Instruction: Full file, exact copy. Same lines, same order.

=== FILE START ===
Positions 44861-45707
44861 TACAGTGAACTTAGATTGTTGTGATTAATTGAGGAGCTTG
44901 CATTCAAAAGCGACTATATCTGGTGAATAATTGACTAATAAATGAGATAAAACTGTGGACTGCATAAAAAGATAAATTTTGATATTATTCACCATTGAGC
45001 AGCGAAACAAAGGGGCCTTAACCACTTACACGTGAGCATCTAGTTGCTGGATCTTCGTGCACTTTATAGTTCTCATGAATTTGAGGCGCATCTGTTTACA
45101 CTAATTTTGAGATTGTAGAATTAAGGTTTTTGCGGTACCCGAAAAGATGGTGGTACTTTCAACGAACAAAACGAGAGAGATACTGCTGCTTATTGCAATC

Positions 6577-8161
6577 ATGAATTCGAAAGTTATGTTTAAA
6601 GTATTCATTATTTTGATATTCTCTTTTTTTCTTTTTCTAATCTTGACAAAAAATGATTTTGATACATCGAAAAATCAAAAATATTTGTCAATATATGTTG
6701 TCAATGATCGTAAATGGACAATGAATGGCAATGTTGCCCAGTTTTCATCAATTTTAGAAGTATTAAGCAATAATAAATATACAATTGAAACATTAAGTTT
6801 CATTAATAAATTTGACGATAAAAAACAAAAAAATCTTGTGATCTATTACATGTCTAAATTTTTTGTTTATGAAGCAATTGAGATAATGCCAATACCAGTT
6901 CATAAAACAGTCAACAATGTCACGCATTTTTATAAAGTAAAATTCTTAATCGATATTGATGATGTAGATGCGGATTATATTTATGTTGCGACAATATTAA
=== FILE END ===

Positions 44861-45707
44861 TACAGTGAACTTAGATTGTTGTGATTAATTGAGGAGCTTG
44901 CATTCAAAAGCGACTATATCTGGTGAATAATTGACTAATAAATGAGATAAAACTGTGGACTGCATAAAAAGATAAATTTTGATATTATTCACCATTGAGC
45001 AGCGAAACAAAGGGGCCTTAACCACTTACACGTGAGCATCTAGTTGCTGGATCTTCGTGCACTTTATAGTTCTCATGAATTTGAGGCGCATCTGTTTACA
45101 CTAATTTTGAGATTGTAGAATTAAGGTTTTTGCGGTACCCGAAAAGATGGTGGTACTTTCAACGAACAAAACGAGAGAGATACTGCTGCTTATTGCAATC

Positions 6577-8161
6577 ATGAATTCGAAAGTTATGTTTAAA
6601 GTATTCATTATTTTGATATTCTCTTTTTTTCTTTTTCTAATCTTGACAAAAAATGATTTTGATACATCGAAAAATCAAAAATATTTGTCAATATATGTTG
6701 TCAATGATCGTAAATGGACAATGAATGGCAATGTTGCCCAGTTTTCATCAATTTTAGAAGTATTAAGCAATAATAAATATACAATTGAAACATTAAGTTT
6801 CATTAATAAATTTGACGATAAAAAACAAAAAAATCTTGTGATCTATTACATGTCTAAATTTTTTGTTTATGAAGCAATTGAGATAATGCCAATACCAGTT
6901 CATAAAACAGTCAACAATGTCACGCATTTTTATAAAGTAAAATTCTTAATCGATATTGATGATGTAGATGCGGATTATATTTATGTTGCGACAATATTAA